The trend of accessorization is leading to inferior products. With few actual products out I'll use the iPad as an example, along with the Apple case. Most importantly to me, the case provides a cover for the screen. It also provides increased functionality by acting as a stand. Apple's own website even claims it is "ideal" and "perfect". Why not include it then? And don't get me wrong, it's not just an Apple thing. MSI claim to be offering a dock with one of their WindPads, which is nifty, but ultimately there will be hundreds of thousands of people going out and buying cases and protective screen covering films for them because there is still nothing in the design to protect the screen or act as a portable stands as people are used to getting from third party accessories. I don't care if it's $549 instead of $499, just sell me a complete product!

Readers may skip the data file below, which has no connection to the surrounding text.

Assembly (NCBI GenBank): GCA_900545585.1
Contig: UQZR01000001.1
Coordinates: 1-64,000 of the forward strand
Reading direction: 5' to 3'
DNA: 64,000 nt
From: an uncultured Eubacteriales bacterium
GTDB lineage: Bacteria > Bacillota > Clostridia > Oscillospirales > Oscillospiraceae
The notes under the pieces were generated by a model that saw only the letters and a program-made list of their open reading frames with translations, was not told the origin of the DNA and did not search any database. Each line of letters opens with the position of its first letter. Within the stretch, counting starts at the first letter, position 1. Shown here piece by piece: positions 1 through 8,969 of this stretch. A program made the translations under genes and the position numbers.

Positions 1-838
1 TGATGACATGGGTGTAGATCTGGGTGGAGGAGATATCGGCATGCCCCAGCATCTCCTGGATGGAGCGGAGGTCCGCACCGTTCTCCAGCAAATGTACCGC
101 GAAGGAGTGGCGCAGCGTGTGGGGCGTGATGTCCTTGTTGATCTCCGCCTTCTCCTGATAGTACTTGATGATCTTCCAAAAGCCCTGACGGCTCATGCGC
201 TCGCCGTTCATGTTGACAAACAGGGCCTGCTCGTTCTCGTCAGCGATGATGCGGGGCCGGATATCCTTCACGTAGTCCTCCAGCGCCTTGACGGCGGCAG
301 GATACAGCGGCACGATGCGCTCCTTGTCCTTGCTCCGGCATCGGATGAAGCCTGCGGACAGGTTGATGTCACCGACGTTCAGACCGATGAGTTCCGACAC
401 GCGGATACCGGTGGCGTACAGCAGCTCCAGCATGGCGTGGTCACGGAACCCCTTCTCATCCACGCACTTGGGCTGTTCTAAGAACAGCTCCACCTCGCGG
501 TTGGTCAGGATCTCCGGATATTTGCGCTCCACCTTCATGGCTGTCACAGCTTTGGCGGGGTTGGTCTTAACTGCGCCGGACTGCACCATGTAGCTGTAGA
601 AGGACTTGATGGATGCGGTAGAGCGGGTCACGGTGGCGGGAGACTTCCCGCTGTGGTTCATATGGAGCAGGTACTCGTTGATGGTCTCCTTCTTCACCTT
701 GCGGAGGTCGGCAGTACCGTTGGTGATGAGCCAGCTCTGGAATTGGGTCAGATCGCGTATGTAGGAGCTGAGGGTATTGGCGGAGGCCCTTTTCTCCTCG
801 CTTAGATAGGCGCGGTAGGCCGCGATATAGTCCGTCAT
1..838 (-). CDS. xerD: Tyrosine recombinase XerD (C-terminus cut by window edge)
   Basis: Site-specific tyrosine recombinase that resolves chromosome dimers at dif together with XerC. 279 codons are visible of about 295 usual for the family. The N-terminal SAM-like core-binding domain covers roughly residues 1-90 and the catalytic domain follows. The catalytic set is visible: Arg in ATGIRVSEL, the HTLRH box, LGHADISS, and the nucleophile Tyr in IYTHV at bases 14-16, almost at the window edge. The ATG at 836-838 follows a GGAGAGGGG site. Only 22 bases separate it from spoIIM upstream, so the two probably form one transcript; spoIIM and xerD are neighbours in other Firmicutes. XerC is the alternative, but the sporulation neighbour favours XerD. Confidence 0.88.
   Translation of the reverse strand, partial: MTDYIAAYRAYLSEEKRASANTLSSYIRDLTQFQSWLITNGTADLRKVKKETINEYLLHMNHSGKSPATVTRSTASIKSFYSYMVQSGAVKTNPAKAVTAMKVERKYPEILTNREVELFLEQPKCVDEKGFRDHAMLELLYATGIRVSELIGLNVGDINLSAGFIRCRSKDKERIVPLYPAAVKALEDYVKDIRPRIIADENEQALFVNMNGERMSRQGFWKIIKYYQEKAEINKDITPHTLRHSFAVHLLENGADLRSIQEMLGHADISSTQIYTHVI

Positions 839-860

Sloth, your post sounds like someone who hasn't handled, let alone used, an iPad for even a short period of time.
1. It's not fragile. Furthest thing from fragile, in fact.
2. The glass is the last thing that needs protection. In fact, I'm more concerned about the gorgeous brushed aluminum picking up scratches than anything happening to the glass.
3. Cases, screen film, docks, keyboards, toilet adapters - all these are part of a massive accessories market. Companies like Apple, Griffin, Belkin and Zagg exist to make money and they will always leave something out of the box so they can sell it to you later. Think of any product and I'll bet you could come up with a stack of things that should come with it to make it 'more complete'.